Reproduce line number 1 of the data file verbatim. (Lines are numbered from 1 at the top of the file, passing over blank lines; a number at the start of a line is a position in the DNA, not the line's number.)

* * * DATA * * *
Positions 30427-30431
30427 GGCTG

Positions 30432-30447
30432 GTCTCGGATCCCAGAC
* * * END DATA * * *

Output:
Positions 30427-30431